Dating in 1970
It was very important to be 'self-aware.' So you'd get ads like: 'Astrologer, 27, psychology student, desires to establish non-superficial friendship with sensitive, choicelessly aware persons who are non-self-oriented, deep, and wish to unearth real, personness relationships.' " The service achieved some notability, but it never overcame stigma.
There were also apparently other video dating services like Teledate and Introvision, but it's nearly impossible to find anything about them online. A bulletin board system for romance started by Jon Boede and Scott Smith.
My intent with this site is to educate those who are on the hunt for that last affordable vintage Fender Stratocaster.
Have a read through and hopefully you will pickup a few things to better assert yourself in the late 70's Stratocasters buyer's market. M = Model or Manufacturer O = Operator N = Neck configuration W = Week Y = Year D = Day Neck Stamps: MMNN*WWYD Example: 0900*3893 - Found on the very end of the neck heel, if at all, in green or dark red ink.
Any time of profound social change calls for a good date."Inevitably, the singles game is putting technology to use," magazine declared back in 1967, "and the computer-dating service is growing as steadily as the price of a share of IBM." The article describes "punchcard-plotted introductions" that cost to 0. Harvard students founded a landmark computer-dating service around the same time, and as the reported in 1965, "Their banner reads 'SEX,' their creed is written on the circuits of a computer, and their initial organized uprising is called Operation Match." A black-and-white video celebrates the "computer marriages" emerging from Operation Match by 1968.
It emphasizes the perils that, even now, many ascribe to romance via machine: Couples who meet by computer tend to be embarrassed and even hostile. It cost to sign up, and more than a million romantic souls had responded during the service's first years.magazine: "How To Be Comfortable With Computer Dating." The ad, promoting a dating service called Compatibility, strains to build credibility for the company, emphasizing its size, ethics, and the power of the service's computers ("The IBM 360/40 Computers that are used for us, we are told, will do more in an hour than a highly qualified individual can do in a year"). Computer dating also experienced transatlantic popularity -- this 1972 British ad encourages you to join "Britain's most sophisticated and successful computer dating service" to "meet your kind of people." Naturally, these services wanted to give an impression of exclusivity, some pretense that they "try to weed out the obvious social misfits" as the These dating services evolved quickly in subsequent decades.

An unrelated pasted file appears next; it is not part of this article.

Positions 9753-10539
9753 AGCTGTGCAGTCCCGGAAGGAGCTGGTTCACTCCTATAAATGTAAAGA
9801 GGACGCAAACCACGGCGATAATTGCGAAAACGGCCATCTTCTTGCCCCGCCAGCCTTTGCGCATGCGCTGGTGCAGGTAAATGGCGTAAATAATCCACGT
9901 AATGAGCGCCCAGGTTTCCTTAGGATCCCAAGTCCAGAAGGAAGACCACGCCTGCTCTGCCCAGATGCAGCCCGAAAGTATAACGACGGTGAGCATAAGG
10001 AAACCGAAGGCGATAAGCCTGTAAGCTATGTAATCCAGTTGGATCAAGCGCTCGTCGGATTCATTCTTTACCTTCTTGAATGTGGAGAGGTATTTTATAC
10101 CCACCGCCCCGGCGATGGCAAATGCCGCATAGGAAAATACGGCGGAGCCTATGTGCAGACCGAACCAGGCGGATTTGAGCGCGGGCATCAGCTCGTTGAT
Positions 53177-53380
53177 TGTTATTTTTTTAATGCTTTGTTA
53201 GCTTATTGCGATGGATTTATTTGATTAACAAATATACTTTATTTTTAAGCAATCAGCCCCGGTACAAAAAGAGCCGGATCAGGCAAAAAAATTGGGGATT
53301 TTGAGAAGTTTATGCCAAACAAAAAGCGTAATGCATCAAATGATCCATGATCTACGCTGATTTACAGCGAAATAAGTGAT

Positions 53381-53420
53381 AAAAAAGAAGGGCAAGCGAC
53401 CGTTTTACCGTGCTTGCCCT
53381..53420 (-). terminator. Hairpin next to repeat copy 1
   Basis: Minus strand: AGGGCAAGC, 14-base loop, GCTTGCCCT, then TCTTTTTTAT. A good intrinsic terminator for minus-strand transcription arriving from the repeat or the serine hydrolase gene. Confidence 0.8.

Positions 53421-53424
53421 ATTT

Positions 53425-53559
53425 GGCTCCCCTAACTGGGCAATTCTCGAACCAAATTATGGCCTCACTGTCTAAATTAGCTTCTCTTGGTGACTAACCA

Various anecdotes confirm, however, that daters of yesteryear suffered from the same problem online daters do now -- the goods often failed to match the bill, as a 1984 article wryly relates: "No doubt about it.
But in the 1960s, what was known as "computer dating" involved no Internet and often few to no visuals.
Computers did exist in the '60s, in some form -- not personal computers, but computers nonetheless.
These machines could crunch the numbers on our personalities and spit out intimate matches.
Drinking takes care of the embarrassment but not the hostility. People began using phones and more photos, and by the 1980s, video and primitive chat rooms on the early Internet (think of New York's 50 BSS computer networks that existed around 1984, which offered 24-hour-a-day flirting right at your keyboard).
The reported of a "Computer Dating Dance" held at Stony Brook in the 1980s.Forty years before Mark Zuckerberg came up with Facebook, a few Harvard students created Operation Match, the precursor to online dating.